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Suggested Citation:"Acronyms." National Research Council. 2000. Cooperation in the Energy Futures of China and the United States. Washington, DC: The National Academies Press. doi: 10.17226/9736.
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Acronyms


ALWR

advanced light water reactor

AFBC

atmospheric fluidized bed combustion

APEC

Asia Pacific Economic Cooperation forum


BWR

boiling water reactor


CAE

Chinese Academy of Engineering

CANDU

Canada Deuterium Uranium

CAS

Chinese Academy of Sciences

CBM

coalbed methane

CCT

clean coal technology

CFBC

circulating fluidized bed combustion

CNG

compressed natural gas

CO

carbon monoxide

CO2

carbon dioxide

CUCBM

China United Coalbed Methane Corporation


DOE

U.S. Department of Energy

DSM

demand side management


EIA

U.S. Energy Information Administration

EPA

U.S. Environmental Protection Agency

ESCO

energy services company


FACT

flexible alternating current transmission

FERC

Federal Energy Regulatory Commission

Suggested Citation:"Acronyms." National Research Council. 2000. Cooperation in the Energy Futures of China and the United States. Washington, DC: The National Academies Press. doi: 10.17226/9736.
×

FGD

flue gas desulfurization


GDP

gross domestic product

GEF

Global Environment Facility

GHG

greenhouse gas


IAEA

International Atomic Energy Agency

IFI

international financial institution

IGCC

integrated gasification combined cycle

IIASA

International Institute for Applied Systems Analysis

INSAG

International Nuclear Safety Advisory Group

IOM

Institute of Medicine

IRP

integrated resource planning


LNG

liquified natural gas

LPG

liquified petroleum gas


MDB

multilateral development bank

MOX

mixed oxide fuel


NAE

National Academy of Engineering

NAS

National Academy of Sciences

NEPA

Chinese National Environmental Protection Agency

NNSA

Chinese National Nuclear Safety Administration

NOx

nitrogen oxide

NRC

U.S. Nuclear Regulatory Commission


OECD

Organisation for Economic Development and Cooperation

OPEC

Organization of Petroleum Exporting Countries

OPIC

Overseas Private Investment Corporation


PCAST

U.S. President’s Council of Advisors on Science and Technology

PFBC

pressurized fluidized bed combustion

PUNT

Agreement on Intent of Cooperation Concerning Peaceful Uses of Nuclear Technology

PWR

pressurized water reactor

PV

photovoltaic


R&D

research and development

RD&D

research, development and demonstration

RPS

Renewable Portfolio Standard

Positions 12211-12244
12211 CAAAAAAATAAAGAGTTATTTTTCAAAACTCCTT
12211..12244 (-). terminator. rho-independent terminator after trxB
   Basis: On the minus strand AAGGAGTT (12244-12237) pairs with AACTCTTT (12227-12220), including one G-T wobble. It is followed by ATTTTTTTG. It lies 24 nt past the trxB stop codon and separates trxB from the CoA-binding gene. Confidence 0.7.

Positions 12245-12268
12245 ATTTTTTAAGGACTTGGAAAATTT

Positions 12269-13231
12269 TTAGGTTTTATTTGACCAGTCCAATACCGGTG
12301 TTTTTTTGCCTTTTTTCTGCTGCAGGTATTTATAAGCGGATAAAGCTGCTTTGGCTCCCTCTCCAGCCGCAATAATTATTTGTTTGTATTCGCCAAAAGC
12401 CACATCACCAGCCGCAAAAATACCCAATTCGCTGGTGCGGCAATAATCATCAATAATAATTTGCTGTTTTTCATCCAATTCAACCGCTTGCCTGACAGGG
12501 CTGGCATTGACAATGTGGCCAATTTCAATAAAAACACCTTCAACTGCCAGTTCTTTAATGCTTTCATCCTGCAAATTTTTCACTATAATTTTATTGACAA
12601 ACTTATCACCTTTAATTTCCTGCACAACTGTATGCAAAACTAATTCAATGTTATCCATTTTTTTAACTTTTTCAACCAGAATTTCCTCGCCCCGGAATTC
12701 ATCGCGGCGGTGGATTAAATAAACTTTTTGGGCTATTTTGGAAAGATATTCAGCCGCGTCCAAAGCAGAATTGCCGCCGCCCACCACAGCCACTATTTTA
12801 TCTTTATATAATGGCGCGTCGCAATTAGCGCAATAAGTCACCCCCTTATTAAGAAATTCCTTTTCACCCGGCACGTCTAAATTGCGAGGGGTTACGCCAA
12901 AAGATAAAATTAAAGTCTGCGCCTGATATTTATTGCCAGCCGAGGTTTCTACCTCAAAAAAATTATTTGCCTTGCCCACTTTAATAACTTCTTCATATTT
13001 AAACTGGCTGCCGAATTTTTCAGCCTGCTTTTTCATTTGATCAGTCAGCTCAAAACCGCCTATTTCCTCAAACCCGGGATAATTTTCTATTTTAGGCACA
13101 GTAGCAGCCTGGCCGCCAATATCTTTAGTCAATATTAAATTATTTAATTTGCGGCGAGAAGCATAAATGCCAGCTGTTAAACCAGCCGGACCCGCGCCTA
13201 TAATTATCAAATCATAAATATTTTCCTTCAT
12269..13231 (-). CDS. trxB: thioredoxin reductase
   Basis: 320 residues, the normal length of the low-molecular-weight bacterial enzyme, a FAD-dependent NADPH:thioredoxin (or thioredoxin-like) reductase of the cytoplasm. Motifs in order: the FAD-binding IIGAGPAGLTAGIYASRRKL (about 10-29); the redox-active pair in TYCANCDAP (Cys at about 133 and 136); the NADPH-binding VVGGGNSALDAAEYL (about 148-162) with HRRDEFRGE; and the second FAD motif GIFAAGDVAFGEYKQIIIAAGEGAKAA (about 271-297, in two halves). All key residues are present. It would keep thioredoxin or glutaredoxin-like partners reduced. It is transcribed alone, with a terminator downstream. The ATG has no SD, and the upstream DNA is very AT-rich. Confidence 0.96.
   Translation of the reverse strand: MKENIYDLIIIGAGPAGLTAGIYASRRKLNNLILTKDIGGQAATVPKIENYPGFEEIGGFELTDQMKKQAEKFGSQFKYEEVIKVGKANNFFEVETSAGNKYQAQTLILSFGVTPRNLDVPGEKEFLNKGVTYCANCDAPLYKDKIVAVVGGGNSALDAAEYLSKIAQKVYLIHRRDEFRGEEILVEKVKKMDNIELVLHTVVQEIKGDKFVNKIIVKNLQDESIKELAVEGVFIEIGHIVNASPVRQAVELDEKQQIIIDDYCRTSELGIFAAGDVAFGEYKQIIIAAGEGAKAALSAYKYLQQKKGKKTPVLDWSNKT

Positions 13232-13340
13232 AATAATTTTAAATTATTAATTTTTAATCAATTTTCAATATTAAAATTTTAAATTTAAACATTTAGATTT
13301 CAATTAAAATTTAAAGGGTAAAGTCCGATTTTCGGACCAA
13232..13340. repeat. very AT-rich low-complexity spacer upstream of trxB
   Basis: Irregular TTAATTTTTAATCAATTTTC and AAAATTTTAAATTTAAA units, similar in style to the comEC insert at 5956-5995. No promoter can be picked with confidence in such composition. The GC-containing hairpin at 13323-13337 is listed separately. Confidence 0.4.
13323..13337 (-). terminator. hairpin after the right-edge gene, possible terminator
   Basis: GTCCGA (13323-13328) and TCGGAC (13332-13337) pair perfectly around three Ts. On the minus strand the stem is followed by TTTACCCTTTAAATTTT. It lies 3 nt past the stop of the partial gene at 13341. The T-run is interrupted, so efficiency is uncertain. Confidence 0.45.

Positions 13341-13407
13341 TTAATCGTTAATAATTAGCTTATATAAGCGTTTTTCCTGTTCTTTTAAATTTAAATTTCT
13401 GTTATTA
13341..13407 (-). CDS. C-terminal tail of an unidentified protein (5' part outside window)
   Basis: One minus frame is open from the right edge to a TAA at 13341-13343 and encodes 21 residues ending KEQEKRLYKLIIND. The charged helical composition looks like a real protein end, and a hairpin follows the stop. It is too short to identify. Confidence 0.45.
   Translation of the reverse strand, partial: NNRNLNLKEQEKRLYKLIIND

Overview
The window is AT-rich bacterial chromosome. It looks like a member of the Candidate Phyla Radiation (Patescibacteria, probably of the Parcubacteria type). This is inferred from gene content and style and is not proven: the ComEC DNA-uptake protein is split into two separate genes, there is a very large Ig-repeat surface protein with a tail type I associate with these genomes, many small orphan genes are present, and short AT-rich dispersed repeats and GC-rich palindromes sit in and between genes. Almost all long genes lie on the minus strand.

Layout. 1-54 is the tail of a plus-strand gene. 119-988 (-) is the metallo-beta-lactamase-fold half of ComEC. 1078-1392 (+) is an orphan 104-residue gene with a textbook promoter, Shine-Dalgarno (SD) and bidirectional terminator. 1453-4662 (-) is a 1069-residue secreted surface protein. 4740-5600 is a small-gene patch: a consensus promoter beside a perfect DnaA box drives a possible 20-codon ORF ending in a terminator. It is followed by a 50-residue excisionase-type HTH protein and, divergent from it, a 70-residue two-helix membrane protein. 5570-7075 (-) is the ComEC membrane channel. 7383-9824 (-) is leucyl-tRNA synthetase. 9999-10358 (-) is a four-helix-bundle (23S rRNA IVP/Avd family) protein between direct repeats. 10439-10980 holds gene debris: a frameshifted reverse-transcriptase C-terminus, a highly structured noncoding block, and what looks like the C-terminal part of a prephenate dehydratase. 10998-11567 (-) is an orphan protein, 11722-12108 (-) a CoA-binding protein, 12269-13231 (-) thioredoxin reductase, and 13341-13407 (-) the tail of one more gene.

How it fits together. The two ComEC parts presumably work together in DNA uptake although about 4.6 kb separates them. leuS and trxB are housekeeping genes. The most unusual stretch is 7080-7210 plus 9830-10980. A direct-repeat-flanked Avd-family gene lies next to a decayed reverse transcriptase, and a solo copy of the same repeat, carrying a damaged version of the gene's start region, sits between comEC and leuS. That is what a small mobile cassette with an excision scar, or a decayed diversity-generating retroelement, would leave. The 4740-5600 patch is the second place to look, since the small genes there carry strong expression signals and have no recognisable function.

SDPC

Chinese State Development Planning Commission

Suggested Citation:"Acronyms." National Research Council. 2000. Cooperation in the Energy Futures of China and the United States. Washington, DC: The National Academies Press. doi: 10.17226/9736.
×

SETC

Chinese State Economic and Trade Commission

SO2

sulfur dioxide

SSTC

Chinese State Science and Technology Commission


T&D

transmission and distribution

TDA

U.S. Trade and Development Agency

TSP

total suspended particulates


UNDP

United Nations Development Programme

USAID

U.S. Agency for International Development


WANO

World Association of Nuclear Operators

WEC

World Energy Council

UNITS OF MEASURE

b/d

barrels per day

billion m3

billion cubic meters

Btu

British thermal unit

dollar

one U.S dollar equaled 8.28 renminbi in 1998

EJ

exajoule

GW

gigawatt

km

kilometer

kw

kilowatt

kWh

kilowatt hour

m2

square meters

m3

cubic meters

mm

millimeter

mt

metric tons

mtce

million tons of coal equivalent

MW

megawatt

MWp

megawatts peak power

Quad

quadrillion Btu

RMB

renminbi or yuan

tcf

trillion cubic feet

TWh

terawatt hours

Suggested Citation:"Acronyms." National Research Council. 2000. Cooperation in the Energy Futures of China and the United States. Washington, DC: The National Academies Press. doi: 10.17226/9736.
×
Page 89
Suggested Citation:"Acronyms." National Research Council. 2000. Cooperation in the Energy Futures of China and the United States. Washington, DC: The National Academies Press. doi: 10.17226/9736.
×
Page 90
Suggested Citation:"Acronyms." National Research Council. 2000. Cooperation in the Energy Futures of China and the United States. Washington, DC: The National Academies Press. doi: 10.17226/9736.
×
Page 91
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Today we recognize the importance of the pending transition in energy resource utilization in the coming century. Two major players in this transition will be two of the world's superpowers - - China and the United States. Cooperation in the Energy Futures of China and the United States focuses on collaborative opportunities to provide affordable, clean energy for economic growth and social development, to minimize future energy concerns, environmental threats to our global society, and the health and economic impacts on energy production and use.

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